As the embodiment of this new independent traveler, MacGregor was impervious to the blandishments of hired guides or the security of Cook’s Tours. He set off for the entire summer with a spirit stove, a wooden fork and spoon (cunningly carved at opposite ends of the same stem), one spare button, and nine pounds of luggage.
While his kit might be Spartan, fitting together “like the words in hexameter verse,” MacGregor was an ardent creature of style. He decked himself out in a gray flannel Norfolk jacket (garnished with six pockets), matching trousers, canvas wading shoes, blue spectacles, and a straw boater-plus a blue silk Union Jack for the boat.
To say this six-foot-six vision of sartorial splendor enjoyed creating an effect, whether in life or upon the page, would be an understatement. Because his trips were widely publicized, shipping frequently altered course for a closer look and ashore he received plentiful offers of meals and lodging.
Even when unrecognized, he precipitated a mild sensation. “I drew along side [a small steamer on the Meuse] and got my penny roll and penny glass of beer through the porthole, while the passengers smiled, chattered, and then looked grave for was it not indecorous to laugh at an Englishman evidently mad, poor fellow?”
Nor was he above an occasional prank. Paddling unseen below the Danube’s banks, he indulged a hearty chorus of “Rule Britannia,” much to the bafflement of peasants cutting hay nearby.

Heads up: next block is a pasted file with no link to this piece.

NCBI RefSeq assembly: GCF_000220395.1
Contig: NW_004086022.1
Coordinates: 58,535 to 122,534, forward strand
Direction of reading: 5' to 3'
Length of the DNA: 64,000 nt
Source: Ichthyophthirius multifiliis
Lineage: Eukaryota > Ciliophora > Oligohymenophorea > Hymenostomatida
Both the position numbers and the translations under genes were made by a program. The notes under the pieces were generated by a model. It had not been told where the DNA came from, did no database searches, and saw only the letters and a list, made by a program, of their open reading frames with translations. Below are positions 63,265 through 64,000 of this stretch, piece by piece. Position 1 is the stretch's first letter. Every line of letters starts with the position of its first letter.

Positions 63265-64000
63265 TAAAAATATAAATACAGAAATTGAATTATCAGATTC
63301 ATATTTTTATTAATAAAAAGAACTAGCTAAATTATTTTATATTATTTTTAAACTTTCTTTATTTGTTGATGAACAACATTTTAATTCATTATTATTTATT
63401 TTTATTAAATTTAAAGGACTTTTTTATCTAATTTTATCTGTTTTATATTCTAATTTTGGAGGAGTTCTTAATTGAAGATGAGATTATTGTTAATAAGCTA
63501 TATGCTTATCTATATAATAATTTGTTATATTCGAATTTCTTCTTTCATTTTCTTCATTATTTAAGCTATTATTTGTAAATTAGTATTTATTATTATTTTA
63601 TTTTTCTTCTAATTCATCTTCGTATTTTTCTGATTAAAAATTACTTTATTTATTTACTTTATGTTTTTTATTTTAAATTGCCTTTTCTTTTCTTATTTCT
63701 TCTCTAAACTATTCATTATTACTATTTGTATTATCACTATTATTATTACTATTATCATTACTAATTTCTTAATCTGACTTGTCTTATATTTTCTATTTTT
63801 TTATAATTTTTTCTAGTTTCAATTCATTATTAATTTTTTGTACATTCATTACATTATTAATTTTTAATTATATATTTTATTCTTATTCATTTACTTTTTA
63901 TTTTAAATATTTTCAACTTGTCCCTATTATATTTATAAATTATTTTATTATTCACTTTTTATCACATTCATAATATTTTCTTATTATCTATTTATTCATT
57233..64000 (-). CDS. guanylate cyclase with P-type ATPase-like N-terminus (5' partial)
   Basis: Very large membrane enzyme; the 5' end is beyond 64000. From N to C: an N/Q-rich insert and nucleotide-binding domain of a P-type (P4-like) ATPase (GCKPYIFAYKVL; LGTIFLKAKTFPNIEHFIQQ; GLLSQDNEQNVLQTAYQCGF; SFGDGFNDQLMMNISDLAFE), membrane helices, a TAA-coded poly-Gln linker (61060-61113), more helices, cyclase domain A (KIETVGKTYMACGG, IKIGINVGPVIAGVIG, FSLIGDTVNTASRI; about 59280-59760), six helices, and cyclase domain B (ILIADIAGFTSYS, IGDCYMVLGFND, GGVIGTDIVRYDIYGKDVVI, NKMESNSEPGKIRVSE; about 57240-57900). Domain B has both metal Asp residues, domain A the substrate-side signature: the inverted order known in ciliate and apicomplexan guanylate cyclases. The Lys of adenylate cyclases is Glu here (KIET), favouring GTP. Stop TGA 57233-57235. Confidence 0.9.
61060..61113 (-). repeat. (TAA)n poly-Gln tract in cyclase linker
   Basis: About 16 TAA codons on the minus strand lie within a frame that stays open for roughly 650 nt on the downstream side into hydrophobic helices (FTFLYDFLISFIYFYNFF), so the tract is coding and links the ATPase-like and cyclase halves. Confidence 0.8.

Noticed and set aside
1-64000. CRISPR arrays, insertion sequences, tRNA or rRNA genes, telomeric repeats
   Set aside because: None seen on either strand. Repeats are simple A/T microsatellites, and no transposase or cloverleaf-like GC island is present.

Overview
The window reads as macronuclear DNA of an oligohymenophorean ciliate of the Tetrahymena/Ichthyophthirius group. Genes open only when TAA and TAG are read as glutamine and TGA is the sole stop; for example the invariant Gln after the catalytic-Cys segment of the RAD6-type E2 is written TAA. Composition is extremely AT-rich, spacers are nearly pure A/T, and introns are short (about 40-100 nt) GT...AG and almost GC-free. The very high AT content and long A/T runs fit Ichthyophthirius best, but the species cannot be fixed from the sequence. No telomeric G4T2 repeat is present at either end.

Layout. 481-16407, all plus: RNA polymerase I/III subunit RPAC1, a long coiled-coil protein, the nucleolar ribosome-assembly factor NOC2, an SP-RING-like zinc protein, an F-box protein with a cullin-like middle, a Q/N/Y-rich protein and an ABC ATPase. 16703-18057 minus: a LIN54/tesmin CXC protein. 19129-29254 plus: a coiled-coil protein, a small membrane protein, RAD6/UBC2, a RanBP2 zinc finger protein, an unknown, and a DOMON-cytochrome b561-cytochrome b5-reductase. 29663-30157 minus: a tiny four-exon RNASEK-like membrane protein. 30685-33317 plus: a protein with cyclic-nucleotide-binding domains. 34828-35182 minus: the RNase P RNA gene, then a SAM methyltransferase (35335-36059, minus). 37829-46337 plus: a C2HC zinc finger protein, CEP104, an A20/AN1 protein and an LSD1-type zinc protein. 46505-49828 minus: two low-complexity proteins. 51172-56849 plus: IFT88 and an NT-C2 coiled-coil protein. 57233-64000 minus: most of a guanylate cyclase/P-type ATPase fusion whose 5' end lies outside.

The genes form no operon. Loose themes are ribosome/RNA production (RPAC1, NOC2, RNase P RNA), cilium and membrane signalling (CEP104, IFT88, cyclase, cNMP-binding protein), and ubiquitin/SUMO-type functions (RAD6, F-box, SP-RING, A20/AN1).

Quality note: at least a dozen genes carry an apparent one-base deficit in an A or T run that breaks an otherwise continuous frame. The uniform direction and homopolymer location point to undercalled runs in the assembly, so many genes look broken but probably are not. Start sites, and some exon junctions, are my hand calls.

When all else failed to get attention, at a Swedish wedding into which he had politely blundered, he entertained guests by igniting a bit of magnesium ribbon apparently carried for just such occasions.
After he paused to form the Royal Canoe Club (H.R.H. Edward, Prince of Wales, Commodore), subsequent expeditions followed hard upon one another. He crossed the Channel and sailed up the Seine in a diminutive yawl (christened, predictably, Rob Roy) at the invitation of Napoleon III, to promote canoeing in France. That became another book in 1867.
A tour of Scandinavia in the previous year resulted in Rob Roy on the Baltic.
MacGregor dumped all sorts of improbable information into Rob Roy on the Baltic, making it a veritable collage of oddities: several maps, the music to “The Swedish National Air,” complete lyrics to “The Björneborgarnes March,” conjurer’s tricks (guaranteed to delight children), and a specimen restaurant menu (with prices).
Appendices comment upon the Danish missions and Prussian education. Another appendix is devoted to discussing watertight aft hatches, drip-rings, lee boards, outriggers and a set of bronze boat wheels. (He rejected the wheels because paved roads were still rare and, very much a man of his class, he could afford a few pennies for the local yeomanry to lug his boat into town or portage it by ox cart.) MacGregor also executed three dozen woodcuts, beginning with a dramatic frontispiece depicting the Rob Roy catapulted skyward as a runaway horse and cart crash through a fence.